So some of these things might be developed normally, and others might be behind. So, although it’s a web, they’re all a web, and they all affect each other, that development of the brain often doesn’t fully, the front part of that brain, the prefrontal cortex, often doesn’t develop until the mid twenties. So, although there are young people, many young people struggle, there is still development taking place and the earlier we can address some of these issues, the earlier we can start to, you know, identify that these are executive function delays due to an ADHD diagnosis.
Or some other disability. Learning disability. Then we can put a plan in place and help these students to have a much more fulfilling life later on because they’re going to have these skills and a variety of skills and tools to pull from to, um, fall back on when they start to struggle.
So you mentioned that the frontal cortex doesn’t finish developing until the mid twenties. That’s in a typically developing child, young adult?
I think it’s in most, I think there’s a variety of, I’m not, I’m not fully, you know. No, abreast of all the science, but I think there’s probably a window of time in, in that mid twenties. But I would say like most people would, brain would develop in sometime around that, that time. I don’t know if ADHD brain takes longer to develop or …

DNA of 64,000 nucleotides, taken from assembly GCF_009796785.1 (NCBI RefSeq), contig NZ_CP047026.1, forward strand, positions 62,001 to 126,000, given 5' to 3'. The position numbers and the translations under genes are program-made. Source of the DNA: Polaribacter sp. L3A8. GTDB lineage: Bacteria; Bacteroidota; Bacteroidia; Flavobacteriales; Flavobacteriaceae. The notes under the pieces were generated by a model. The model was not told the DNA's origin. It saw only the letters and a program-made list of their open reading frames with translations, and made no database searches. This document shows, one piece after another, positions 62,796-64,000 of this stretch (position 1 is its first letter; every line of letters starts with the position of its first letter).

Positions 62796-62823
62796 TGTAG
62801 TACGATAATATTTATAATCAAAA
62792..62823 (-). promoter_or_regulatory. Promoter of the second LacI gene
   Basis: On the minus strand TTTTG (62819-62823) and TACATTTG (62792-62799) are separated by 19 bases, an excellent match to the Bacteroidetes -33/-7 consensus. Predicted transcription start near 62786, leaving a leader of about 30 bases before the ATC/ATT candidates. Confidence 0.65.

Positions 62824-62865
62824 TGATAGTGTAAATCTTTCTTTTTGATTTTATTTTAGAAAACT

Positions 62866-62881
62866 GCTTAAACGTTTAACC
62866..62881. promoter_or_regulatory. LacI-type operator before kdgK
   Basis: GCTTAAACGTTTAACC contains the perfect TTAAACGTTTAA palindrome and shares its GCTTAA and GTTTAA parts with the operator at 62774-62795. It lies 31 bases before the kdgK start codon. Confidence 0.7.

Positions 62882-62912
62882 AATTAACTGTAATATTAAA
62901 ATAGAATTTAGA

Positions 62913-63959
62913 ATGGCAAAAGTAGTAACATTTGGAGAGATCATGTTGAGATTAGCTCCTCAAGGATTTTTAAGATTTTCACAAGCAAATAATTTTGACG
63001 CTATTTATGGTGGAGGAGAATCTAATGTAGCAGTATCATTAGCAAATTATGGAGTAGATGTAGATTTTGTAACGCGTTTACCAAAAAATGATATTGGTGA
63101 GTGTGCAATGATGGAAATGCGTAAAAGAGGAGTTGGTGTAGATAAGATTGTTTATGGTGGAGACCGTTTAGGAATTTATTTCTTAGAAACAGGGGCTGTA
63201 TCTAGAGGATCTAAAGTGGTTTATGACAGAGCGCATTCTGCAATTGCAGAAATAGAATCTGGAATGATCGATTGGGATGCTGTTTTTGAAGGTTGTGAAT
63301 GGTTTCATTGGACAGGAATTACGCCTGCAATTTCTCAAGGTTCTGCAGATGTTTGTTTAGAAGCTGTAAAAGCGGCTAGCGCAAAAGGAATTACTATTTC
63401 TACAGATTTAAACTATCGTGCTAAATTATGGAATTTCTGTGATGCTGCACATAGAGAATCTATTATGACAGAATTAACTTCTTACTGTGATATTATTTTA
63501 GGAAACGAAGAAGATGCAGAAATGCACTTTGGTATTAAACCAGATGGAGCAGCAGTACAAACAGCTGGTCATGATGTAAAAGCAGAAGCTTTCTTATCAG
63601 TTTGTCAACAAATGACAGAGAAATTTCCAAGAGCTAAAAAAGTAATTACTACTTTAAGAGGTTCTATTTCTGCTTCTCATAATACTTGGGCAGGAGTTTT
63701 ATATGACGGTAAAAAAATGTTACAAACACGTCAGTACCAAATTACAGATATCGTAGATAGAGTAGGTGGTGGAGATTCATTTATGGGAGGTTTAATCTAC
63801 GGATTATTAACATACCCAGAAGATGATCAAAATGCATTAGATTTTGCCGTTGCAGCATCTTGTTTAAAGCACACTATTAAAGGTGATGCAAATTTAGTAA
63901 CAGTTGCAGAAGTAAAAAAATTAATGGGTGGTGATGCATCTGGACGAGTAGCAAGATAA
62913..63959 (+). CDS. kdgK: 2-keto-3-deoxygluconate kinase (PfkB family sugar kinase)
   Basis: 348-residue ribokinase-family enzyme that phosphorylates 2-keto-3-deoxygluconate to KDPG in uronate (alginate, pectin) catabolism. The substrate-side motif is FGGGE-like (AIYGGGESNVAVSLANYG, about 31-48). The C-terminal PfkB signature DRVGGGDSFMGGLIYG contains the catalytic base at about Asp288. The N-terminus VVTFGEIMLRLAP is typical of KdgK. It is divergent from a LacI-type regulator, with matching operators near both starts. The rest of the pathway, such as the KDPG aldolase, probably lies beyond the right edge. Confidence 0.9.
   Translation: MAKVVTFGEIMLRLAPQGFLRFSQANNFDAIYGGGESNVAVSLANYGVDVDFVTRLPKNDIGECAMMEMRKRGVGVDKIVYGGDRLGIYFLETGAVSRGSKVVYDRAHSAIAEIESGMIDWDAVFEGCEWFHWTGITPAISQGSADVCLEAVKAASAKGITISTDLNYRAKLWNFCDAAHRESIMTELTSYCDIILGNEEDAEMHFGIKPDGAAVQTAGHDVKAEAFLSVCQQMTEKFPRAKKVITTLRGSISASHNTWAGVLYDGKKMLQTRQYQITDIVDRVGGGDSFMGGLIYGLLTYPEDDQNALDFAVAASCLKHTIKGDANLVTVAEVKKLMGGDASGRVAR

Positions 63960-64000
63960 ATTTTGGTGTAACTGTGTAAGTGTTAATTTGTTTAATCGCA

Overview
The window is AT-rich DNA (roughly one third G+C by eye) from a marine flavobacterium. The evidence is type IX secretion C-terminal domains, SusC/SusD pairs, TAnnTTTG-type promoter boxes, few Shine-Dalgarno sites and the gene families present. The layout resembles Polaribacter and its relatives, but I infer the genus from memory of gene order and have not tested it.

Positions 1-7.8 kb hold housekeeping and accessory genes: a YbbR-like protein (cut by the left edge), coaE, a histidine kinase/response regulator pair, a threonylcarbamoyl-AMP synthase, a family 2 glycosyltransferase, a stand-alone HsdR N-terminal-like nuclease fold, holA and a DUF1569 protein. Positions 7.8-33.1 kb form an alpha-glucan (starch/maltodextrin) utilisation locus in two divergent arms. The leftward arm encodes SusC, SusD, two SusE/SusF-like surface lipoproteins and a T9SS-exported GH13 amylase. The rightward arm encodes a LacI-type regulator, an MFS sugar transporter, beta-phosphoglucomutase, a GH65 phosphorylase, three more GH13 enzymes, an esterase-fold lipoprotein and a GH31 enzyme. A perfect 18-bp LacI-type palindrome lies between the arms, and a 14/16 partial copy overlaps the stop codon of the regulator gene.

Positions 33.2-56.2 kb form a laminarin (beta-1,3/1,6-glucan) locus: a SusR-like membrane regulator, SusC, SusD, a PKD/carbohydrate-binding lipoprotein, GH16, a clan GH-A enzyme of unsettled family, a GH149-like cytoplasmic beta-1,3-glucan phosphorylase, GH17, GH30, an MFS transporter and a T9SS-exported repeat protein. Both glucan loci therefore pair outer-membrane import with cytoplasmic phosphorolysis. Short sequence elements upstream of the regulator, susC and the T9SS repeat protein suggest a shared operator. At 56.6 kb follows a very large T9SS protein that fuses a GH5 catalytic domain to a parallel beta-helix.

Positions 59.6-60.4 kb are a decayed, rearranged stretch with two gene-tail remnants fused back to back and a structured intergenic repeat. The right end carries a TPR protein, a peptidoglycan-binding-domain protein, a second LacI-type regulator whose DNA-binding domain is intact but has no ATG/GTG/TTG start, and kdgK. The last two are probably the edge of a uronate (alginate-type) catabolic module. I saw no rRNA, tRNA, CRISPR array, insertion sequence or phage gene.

It’s what I was going to ask. If you, if you knew that or not,
I’m not quite sure about the answer to that. If it takes long, if it’s. If it’s an older age, I don’t think it is. I think it’s about that time. That’s when the brain stops to develop. In the ADHD brain, that part of the brain would probably not have fully developed to be able to perform the certain tasks that they would need.
I know that you, I mean, we have children, young children who have developed a lot of those skills already. When, when they’re in elementary school, and then you have others that around middle school, you start seeing a, a change where there’s like a drop off where there’s some who, especially those who may have an ADHD diagnosis seem to be lagging in some of the skills, um, where if you’re, if you’re watching, um, you know, a group of kids, you’ll see the one that has their binder that’s this night and nice and organized and all. And then, then you have the ones that have exploded that are coming through. And some of it may not be ADHD or executive functioning lack. It may just be, um, interest in something else and don’t, don’t really care about their, their notebooks.